In Washington State, Democrat lawmakers have stunned even the staunchest members of the political left with a recent bill which would severely stretch a number of constitutional rights, while providing fuel to American Conservative warnings.
While many Americans have worried over the availability of future weapon purchases such as handguns and mutiple-round, semi-automatic rifles, few have considered the possibility of Orwellian home-to-home searches by law enforcement officials. And yet, that very possibility is what is now being considered by state lawmakers in Olympia.
The bill in question, SB 5737-2013-14, introduced on February 18th, 2013, is the first Orwellian shot across the bow of a what promises to be many future efforts, as the National Rifle Associations' repeated warnings of what Americans may have in store for them, has proven to be well beyond prophetic.
In the proposed bill, police would be allowed to come into an individual's home and conduct a search for not only where and how assault weapons are stored, but also how safely the weapons are stored.
The exact language reads as follows:
In order to continue to possess an assault weapon that was legally possessed on the effective date of this section, the person possessing shall ... safely and securely store the assault weapon. The sheriff of the county may, no more than once per year, conduct an inspection to ensure compliance with this subsection.”
Indeed, while the matter of 'what is an assault weapon' is still being bandied about by highly motivated legislators, the subjectivity of how safely a weapon is stored, appears to now also be at play, but only within the fertile imaginations of law enforcement officers, themselves, according to the proposed bill.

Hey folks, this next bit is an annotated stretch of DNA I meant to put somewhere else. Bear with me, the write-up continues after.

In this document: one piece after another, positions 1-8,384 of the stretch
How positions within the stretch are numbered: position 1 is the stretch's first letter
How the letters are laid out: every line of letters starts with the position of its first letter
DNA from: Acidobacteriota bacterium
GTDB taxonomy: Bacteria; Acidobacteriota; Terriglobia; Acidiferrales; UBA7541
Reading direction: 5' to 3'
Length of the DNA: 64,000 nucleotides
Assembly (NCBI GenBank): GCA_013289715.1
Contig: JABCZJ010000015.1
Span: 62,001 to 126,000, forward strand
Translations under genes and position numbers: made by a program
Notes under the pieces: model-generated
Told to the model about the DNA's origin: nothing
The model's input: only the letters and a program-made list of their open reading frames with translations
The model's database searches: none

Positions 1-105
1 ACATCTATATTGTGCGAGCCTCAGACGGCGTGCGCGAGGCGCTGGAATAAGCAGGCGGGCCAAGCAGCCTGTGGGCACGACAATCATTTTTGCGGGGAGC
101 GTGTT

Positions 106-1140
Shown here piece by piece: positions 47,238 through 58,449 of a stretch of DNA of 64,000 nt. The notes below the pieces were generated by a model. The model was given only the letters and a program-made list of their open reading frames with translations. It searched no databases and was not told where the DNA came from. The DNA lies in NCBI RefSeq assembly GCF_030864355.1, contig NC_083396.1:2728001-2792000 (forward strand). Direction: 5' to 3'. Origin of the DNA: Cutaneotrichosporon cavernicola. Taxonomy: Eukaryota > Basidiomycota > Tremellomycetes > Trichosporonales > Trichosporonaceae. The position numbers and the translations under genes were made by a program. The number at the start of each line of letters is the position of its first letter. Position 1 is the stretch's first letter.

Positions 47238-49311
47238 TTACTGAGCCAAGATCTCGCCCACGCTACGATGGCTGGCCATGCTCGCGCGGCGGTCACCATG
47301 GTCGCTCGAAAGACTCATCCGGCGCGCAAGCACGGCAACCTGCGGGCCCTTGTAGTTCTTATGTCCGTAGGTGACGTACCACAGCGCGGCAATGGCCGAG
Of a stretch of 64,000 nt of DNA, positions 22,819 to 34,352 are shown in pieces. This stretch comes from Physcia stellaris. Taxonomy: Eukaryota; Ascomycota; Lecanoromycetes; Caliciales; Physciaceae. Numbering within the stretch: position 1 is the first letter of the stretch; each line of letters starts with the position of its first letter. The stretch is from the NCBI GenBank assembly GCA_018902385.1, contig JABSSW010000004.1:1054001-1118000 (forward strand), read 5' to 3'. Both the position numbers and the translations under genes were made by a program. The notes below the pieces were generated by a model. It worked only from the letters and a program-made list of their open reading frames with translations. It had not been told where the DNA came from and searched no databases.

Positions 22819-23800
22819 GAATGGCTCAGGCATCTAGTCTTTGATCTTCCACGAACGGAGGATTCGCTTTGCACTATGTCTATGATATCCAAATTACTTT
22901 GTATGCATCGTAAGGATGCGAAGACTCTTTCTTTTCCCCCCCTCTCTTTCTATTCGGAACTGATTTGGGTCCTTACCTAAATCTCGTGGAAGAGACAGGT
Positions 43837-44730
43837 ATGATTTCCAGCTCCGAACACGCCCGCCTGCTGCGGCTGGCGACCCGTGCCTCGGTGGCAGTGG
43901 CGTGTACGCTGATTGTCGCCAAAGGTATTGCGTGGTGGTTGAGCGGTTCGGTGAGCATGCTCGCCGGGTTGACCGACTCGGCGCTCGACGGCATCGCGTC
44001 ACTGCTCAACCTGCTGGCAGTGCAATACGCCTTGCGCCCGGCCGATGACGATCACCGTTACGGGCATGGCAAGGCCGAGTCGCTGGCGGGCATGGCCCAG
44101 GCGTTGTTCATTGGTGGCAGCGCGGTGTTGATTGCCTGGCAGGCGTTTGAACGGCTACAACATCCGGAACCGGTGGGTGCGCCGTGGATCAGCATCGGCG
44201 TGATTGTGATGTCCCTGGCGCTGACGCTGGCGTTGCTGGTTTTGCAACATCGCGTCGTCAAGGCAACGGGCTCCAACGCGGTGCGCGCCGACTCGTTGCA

The sponsoring legislator, Democrat State Senator Ed Murray of Seattle, claims that he was unaware of the house-to-house search provisions, according to the Seattle Times, despite the fact that the Murray was the prime sponsor and ostensible writer of the bill in question. The lawmaker went on to indicate that such illegal search and seizure language was probably unconstitutional and "shouldn't be in there."
However, the question that most Washingtonians should be asking might center on the fact of who actually wrote the bill and why did Sen. Murray sponsor it, if he was unaware of the bill's provisions? Many Americans probably remember another such instance, when former House Leader Nancy Pelosi sated a particularly daring curiosity in passing the Affordable Healthcare Act in order to unlock its mythical secrets.
The bills co-sponsors included two other Democrat State Senators; Sen. Adam Kline, who also claimed a singular ignorance of the bill's contents, and Sen. Jeanne Kohl-Welles, who has not yet made any public statements as to the bill's ultimate disposition.
Update 2/19/2013: The Home search provision has been removed from the pending bill, but only after media coverage prompted a hail of protests.
The Seattle Times contributed to this report